The UFC Welterweight Title: A Visual History

By Ben Duffy Feb 9, 2021
This weekend at UFC 258, Kamaru Usman will attempt to join some very exclusive company.

The 33-year-old Nigerian-American, who is set to face off with Gilbert Burns as he defends his Ultimate Fighting Championship welterweight belt for the third time, will pass future Hall-of-Famer Robbie Lawler and his two defenses if he succeeds. That will leave him trailing only Tyron Woodley and Pat Miletich (four), Matt Hughes (seven) and Georges St. Pierre (nine) on the all-time list for title defenses in perhaps MMA’s most historically competitive division.
Jon Fitch, Jake Shields, Carlos Condit and Demian Maia.

Of course, that’s owing to welterweight’s primary charm: It is a division historically ruled by dominant champions. Compared to the sad-sack early years of the UFC’s lightweight and heavyweight divisions, where nobody even seemed to want the belts, and in fact multiple sitting champions bailed for greener pastures, 170 was put in an immediate stranglehold by Miletich, who held the newly-minted strap for almost three years. Ever since, it’s been more of the same. While welterweight has its share of parity and weirdness, and boasts two of the greatest championship upsets ever, it’s a division where a man often gets the belt and spends a couple of years turning away all comers.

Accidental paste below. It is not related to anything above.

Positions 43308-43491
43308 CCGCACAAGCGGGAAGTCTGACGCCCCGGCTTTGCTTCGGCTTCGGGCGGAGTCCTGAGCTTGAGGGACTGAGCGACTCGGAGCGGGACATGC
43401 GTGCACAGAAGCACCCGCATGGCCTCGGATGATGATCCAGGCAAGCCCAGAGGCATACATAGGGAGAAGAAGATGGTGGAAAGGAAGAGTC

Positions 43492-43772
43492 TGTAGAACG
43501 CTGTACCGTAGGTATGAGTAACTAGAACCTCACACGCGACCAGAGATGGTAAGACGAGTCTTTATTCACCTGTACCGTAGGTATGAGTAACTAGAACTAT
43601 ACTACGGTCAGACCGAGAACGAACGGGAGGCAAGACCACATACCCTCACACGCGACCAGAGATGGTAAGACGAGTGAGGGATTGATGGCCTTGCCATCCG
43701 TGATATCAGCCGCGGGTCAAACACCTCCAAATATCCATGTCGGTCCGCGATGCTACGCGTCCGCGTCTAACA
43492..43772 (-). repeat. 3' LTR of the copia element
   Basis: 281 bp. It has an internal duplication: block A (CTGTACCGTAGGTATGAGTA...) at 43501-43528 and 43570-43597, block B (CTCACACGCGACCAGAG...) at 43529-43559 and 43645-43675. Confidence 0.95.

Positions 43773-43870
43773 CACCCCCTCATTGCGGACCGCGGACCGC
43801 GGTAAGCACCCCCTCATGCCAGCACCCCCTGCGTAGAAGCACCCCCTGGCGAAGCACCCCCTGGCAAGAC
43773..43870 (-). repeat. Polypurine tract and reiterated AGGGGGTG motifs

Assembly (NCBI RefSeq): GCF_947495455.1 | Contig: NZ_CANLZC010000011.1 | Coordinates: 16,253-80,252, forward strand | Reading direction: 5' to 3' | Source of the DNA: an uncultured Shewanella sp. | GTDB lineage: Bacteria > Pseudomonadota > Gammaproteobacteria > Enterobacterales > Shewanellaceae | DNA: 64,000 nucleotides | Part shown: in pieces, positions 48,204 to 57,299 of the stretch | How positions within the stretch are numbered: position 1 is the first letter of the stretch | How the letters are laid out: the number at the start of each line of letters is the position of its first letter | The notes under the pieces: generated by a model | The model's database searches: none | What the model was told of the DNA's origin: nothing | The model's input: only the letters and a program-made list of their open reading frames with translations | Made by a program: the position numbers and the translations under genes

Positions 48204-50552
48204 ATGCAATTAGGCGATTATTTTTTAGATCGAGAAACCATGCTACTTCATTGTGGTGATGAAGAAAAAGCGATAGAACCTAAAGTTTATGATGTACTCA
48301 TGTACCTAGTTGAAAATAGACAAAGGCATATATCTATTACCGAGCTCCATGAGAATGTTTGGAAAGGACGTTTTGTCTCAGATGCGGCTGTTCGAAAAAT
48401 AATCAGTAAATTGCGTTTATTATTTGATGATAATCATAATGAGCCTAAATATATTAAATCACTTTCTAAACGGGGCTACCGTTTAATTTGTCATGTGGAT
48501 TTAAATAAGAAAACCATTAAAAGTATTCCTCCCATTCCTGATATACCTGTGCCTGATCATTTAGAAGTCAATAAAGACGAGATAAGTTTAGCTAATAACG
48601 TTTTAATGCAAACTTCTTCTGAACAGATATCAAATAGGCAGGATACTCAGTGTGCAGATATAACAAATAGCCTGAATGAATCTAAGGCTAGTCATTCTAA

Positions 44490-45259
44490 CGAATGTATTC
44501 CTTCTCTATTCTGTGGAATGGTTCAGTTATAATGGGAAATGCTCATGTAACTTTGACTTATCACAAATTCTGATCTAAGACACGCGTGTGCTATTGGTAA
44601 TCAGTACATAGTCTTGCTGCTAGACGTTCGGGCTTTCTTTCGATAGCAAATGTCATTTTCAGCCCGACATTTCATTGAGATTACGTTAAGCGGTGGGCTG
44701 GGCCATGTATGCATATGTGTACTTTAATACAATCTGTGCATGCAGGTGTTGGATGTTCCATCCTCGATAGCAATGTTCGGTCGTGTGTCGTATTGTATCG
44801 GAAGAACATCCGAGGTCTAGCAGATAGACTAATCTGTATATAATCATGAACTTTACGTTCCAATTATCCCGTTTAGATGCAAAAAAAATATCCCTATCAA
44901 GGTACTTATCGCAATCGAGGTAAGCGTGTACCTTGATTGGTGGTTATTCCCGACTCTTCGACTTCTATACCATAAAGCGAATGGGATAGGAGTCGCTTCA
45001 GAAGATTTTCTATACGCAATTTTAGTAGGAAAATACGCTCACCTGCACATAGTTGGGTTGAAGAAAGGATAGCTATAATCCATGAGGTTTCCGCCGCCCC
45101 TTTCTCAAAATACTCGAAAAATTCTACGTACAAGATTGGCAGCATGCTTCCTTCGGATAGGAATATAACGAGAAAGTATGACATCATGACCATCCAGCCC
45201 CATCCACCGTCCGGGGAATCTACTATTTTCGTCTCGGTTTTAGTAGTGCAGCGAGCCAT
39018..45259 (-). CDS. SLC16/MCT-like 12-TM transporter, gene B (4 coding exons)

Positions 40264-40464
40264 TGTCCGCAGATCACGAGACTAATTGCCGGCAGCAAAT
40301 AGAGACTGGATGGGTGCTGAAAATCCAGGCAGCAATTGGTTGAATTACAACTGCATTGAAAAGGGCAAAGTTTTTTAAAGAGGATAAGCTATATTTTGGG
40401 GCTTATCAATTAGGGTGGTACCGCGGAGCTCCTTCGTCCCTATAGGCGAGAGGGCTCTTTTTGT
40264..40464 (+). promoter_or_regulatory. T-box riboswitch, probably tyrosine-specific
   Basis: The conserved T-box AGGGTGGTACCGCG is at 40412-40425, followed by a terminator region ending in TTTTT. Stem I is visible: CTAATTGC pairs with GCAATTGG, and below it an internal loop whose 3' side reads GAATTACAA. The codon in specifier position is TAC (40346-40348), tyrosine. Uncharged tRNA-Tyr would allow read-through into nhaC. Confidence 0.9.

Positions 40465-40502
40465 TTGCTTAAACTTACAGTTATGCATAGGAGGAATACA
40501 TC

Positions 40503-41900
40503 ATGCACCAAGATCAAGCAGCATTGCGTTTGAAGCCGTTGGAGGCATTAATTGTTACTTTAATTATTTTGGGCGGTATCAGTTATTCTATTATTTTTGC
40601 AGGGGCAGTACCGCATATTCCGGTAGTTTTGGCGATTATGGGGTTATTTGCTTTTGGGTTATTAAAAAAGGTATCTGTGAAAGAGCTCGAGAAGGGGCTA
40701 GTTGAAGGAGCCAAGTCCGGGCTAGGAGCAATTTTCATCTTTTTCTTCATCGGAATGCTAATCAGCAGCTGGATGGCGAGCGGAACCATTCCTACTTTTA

Here is the 22-year history of the UFC welterweight title and the times it was won, lost or defended. It tells the story of a hyper-competitive, cutthroat division, one where to strap the belt on your waist was to attach one of the sport’s largest bull’s eyes to your back.

Ben Duffy/Sherdog.com illustration


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